They told us no-one sent to Nauru or Manus Island would ever be allowed to come to Australia but nearly 1,000 of them are here as refugees.

Ruddock declared he would not close Woomera as it was an excellent deterrent - Woomera is closed.

Of course we still have the consequences of those horrors to overcome but slowly, surely we won.

Margo can tell you the amount of abuse and vitriol I have taken over the years but in the end we won the fights.

We can overcome the sedition things, the IR stuff will cause industrial unrest like never seen before. And the good news is they just don't have enough jails for us all.

If one goes we all go.

re: Howard's Christmas terror dejavu for Simon Crean

The whole thing just makes a mockery of the "House of Representative"! Tell me who is being represented here? The lily livered lot that bow to anything Howard wants still collect their very sizable incomes at the end of the day even if they know they are not supporting what the community wants them to do. Sure they might lose their jobs at the end of their term but by that time most of them have their snouts in the trough for the rest of their lives. THEY DON'T CARE! It's all very depressing!

re: Howard's Christmas terror dejavu for Simon Crean

Marilyn, you said:

"Daphne, I suggest you read Winton Higgins "Journey into Darkness", David Corlett's "Sending them Home", Michael Gordon's "Freeing Ali", Andrew Wilkie's "Axis of Deceit", Marr and Wilkinson's "Dark Victory", then you will see what this nation has been doing in our names. Then go to the senate website, follow the links to committees and read the submissions to the investigation into the Migration Act. Everything that is wrong with Australia today can be read on that site - and Howard and Ruddock are the architects."

I have read "Axis of Deceit", plus Kevin Dennis's "A Certain Maritime Incident", as mentioned in an earlier post.

Also, I have read completely two of the 600 odd submissions to the Senate. Time really doesn't permit too much more...

But in the end, what's the use? Could we the people have stopped this from happening?

We certainly couldn't stop our soldiers being sent to Iraq on a lie, and I don't believe Howard would have respected us anymore this time around.

The real worry is that Labor led by Beazley is just the other side of the coin for the one agenda.

Thank you to all for the additional books you suggested, but I'm at the point where I wonder if all the reading and all the talking on sites such as this means anything at all.

Margo, is there anything we can actually DO to halt the degress of our "democratic" country into what is sure to end up, with a few more "terr'st attacks", as a police state where we do not even have the freedom to express our own political views?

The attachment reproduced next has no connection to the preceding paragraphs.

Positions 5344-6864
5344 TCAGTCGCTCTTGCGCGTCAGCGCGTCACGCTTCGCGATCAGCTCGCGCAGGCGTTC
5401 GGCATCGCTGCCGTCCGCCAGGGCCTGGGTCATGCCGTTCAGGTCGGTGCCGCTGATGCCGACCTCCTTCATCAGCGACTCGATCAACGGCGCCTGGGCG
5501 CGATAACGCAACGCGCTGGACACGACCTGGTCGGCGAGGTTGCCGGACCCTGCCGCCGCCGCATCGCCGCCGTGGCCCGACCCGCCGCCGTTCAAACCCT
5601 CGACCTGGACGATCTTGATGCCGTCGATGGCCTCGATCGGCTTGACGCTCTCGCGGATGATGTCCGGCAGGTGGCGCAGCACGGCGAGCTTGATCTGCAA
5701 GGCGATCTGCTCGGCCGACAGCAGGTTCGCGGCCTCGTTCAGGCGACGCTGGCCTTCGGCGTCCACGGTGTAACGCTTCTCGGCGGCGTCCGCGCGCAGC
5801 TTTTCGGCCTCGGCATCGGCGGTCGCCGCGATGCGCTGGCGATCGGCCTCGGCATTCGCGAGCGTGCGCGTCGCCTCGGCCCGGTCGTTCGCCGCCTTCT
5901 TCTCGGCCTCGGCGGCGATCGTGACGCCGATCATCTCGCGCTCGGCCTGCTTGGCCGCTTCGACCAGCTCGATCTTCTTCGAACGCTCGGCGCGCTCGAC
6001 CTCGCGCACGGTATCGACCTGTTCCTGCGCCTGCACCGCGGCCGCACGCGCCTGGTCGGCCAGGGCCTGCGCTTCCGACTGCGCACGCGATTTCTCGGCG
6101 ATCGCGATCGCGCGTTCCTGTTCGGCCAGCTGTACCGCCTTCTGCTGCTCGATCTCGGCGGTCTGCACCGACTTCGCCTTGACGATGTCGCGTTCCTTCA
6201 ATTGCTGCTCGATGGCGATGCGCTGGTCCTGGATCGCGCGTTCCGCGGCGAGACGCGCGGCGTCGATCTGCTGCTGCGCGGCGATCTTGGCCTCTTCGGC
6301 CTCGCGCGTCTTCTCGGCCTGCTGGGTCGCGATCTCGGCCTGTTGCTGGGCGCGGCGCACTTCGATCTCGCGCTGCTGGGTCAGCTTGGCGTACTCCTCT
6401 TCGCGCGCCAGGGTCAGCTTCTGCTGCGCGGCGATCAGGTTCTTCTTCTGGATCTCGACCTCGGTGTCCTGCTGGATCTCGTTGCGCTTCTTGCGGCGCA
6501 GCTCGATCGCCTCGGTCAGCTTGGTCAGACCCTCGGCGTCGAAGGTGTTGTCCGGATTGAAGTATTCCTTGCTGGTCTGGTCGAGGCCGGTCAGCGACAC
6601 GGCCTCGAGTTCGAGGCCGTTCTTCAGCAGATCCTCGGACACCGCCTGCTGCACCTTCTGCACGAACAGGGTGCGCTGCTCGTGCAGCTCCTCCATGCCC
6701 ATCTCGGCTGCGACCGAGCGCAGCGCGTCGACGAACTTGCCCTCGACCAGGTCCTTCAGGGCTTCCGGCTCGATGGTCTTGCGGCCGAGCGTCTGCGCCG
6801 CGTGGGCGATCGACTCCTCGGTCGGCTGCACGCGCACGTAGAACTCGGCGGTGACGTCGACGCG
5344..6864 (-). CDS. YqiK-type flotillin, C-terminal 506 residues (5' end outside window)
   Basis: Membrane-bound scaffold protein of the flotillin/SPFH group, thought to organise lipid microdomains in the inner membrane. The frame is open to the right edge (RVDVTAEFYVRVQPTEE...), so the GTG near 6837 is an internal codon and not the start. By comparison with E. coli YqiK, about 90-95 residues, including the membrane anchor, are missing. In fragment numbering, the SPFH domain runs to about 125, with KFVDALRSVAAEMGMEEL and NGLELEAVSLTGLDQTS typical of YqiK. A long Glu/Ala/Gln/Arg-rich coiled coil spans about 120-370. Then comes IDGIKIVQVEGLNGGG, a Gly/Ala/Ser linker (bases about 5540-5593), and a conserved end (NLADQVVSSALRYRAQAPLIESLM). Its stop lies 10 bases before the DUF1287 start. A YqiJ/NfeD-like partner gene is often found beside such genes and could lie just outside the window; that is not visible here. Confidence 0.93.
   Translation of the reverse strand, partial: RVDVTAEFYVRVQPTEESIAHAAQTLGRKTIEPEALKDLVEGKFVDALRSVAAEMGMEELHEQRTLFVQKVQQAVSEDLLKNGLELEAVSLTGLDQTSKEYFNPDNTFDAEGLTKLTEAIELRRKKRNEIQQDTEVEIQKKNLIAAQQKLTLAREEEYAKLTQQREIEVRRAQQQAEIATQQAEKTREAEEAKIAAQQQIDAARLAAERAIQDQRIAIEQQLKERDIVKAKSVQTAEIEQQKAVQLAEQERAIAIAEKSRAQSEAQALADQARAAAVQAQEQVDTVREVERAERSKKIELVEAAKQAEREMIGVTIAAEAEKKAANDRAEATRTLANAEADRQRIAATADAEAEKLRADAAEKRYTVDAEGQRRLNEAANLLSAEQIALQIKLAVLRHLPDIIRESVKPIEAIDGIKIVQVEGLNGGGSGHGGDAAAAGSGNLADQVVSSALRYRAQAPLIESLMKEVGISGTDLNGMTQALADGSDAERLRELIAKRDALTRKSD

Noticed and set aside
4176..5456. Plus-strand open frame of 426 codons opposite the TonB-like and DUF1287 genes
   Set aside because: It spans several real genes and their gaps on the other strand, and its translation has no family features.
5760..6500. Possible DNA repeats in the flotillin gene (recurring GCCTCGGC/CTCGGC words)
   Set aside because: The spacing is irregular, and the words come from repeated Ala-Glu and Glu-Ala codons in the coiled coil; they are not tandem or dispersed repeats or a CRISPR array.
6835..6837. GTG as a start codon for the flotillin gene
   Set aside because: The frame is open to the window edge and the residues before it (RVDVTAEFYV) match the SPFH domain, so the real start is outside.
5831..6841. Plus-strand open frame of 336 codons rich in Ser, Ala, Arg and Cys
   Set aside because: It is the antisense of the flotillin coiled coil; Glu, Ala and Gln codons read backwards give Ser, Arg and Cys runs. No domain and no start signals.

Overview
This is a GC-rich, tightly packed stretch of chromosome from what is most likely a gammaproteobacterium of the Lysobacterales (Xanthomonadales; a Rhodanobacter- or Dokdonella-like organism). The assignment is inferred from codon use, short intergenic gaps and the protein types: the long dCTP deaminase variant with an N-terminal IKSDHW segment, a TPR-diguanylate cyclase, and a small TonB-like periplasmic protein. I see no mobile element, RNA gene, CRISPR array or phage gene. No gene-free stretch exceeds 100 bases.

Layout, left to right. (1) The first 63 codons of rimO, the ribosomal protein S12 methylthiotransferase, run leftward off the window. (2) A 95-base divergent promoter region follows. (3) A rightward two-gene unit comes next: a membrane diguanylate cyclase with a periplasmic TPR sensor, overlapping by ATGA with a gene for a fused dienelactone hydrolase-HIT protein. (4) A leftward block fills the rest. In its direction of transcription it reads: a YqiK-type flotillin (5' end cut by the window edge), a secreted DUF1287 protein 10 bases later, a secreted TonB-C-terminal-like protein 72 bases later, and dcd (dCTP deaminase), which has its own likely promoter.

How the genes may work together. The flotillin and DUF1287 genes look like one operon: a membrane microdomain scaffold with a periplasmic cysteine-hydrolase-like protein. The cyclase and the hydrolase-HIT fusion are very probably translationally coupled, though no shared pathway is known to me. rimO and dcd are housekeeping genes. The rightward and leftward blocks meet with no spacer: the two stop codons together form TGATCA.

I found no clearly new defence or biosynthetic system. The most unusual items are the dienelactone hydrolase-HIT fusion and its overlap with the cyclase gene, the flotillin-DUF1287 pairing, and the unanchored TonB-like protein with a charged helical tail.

Can we the people actually DO anything at all? Or has democracy, in truth, died completely?

Margo: Everything you do is insignificant, but it is very important that you do it - Ghandi.

re: Howard's Christmas terror dejavu for Simon Crean

Russell and Margo:

Thank you for that - worst suspicions confirmed re. Amnesty and Ruddock. My uncertainty was due to a combination of not having an Idiot Box, and averting my eyes from Ruddock’s image wherever possible. If I wanted to ogle the undead, I have plenty of zombie movie DVD’s to choose from (playable on PC) that are much more fun.

Michael: It doesn’t surprise me that I was not first to enquire. Thank you for the info. As you can see, I have just received a similar reply, but have dealt with it as shown below...

Email just sent back to Amnesty International Australia, 1st December:

*

Dear Wayne and Kathy,

Thank you very much for the prompt, informative and honest reply.

You wrote:

Dear Andy,

Thank you for your e-mail regarding the membership of Mr Philip Ruddock
with Amnesty International Australia. We have forwarded your email on to
the Executive Assistant who liaises with our board of directors. Below is
the response made by our previous National President - Kathy Kingston

Kathy Kingston

Since early 2000, there has been a lot of speculation and some disquiet
about the decision by Philip Ruddock to continue wearing his Amnesty
International badge, and the decision by Amnesty International Australia
not to take action against him. Owing to the Australian government's
ongoing refusal to adhere to international human rights standards regarding the arbitrary and prolonged detention of asylum seekers and the so-called 'Pacific solution', this issue continues to be contentious. What has
Amnesty International Australia done regarding this matter and what can
Amnesty International Australia members do?

Amnesty International Australia has on a number of occasions asked Philip
Ruddock not to wear his badge when representing the government and
advocating policy or legislation which Amnesty International actively
campaigns against. He has persistently chosen to continue to wear his badge despite our steadfast requests. There are no provisions in Amnesty International Australia’s articles of association permitting disciplinary action such as expulsion from membership in this case. Our advice is that adding such provisions might be considered ‘oppressive conduct’ under Australian Corporations Law.

In short, we can neither force Philip Ruddock to remove his badge nor expel or suspend him from the membership of Amnesty International Australia. The decision now lies in the hands of Philip Ruddock. He can choose to live up to the values that his badge represents.